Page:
Books Worth a Look

  • Little Bee by Chris Cleave - This book is a must read. Better than anything else I've read, it takes you vividly into the life of a person in the 3rd world who has no choice but to escape. It is brilliantly written & works well as an audio book. Often I've sent info about the wonderful refugees I've met in Europe. We know only so much of their plight as it is painful for them to recall much less live through again by recounting it. But over time it is clear what they've lived through. This book is excellent as you discover the horrors of their world. Somewhat how to me, it is like being in Europe near a Concentration Camp. One has an obligation to visit it. 'Never to Forget.' In this case, to have our eyes opened.
  • Garbage King by Eliz Laird - The book is set on the streets on Addis Ababa, in Ethiopia and here lives Mamo and his sister Tiggist. When Mamo's "uncle" offers a job, he soon sets out on a bus to work. Little does he know that he is actually being sold into slavery...

Friday, September 4, 2009

Odds and Ends

The following are just some of the interesting and fun (at least to me!) things I've learned while living in the U.K. this month.

  • I went to the hole in the wall and withdrew £50 for the petty cash. ATMS are most often referred to as cash machines or a hole in the wall!

  • How would you like some stuffed marrow? A vegetable larger than the typical zuchinni stuffed with a rice and seasoning mixture.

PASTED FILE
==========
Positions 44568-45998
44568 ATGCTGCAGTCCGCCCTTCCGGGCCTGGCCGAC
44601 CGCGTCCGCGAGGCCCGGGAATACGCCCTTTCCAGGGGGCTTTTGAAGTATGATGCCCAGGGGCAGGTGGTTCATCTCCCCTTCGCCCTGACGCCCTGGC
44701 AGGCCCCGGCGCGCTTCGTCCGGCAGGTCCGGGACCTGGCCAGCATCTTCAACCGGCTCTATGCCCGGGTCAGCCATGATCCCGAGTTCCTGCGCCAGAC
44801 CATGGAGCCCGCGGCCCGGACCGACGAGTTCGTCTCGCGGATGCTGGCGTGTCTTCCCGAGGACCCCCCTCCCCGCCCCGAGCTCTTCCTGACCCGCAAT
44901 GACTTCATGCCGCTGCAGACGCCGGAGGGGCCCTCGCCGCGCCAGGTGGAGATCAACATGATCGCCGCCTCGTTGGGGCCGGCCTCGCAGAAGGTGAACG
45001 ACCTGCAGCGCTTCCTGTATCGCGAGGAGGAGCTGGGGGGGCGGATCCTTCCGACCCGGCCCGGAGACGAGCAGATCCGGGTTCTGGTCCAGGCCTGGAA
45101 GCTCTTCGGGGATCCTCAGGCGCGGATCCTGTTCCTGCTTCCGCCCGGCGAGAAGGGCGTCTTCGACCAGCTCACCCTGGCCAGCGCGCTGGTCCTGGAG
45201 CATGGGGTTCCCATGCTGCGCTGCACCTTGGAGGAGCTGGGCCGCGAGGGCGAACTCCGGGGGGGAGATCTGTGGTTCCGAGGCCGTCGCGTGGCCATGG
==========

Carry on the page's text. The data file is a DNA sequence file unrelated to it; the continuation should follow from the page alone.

• You know chips are french fries, and crips are chips. Did you know corchettes are zuchini and aubergine are egg plant?

  • One of the refugees has created his own version of English. For example, following my question: "Did you get some tea or coffee?" he replied: Me n di drink. Now to follow him (especially challening in an animated conversation), you must always keep the context in mind and do some detecting. Me n di drink is translated: I had my coffee and drank it already. This person has a heart of gold. When you ask him how he is, he always replies: No bad, which I'm told is a minor variation of what Brits ususally say, Not bad. They are given to understatement always, I'm told! So we all now say No bad and laugh deeply. Laughter cures...
  • In regular Brit speak: I'm nackered means I'm worn out.
  • In one day here in addition to English, I'm likely to speak Spanish, a tad German, and hold several brief conversations in French. I will also hear Amarik, Tegrina, Arabic and Farsi.

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Thoughts on the amazing people I get to meet.

Rich, my 19 year old friend, soon to be Franciscan and recent community member at Haley House in Boston. An article he wrote.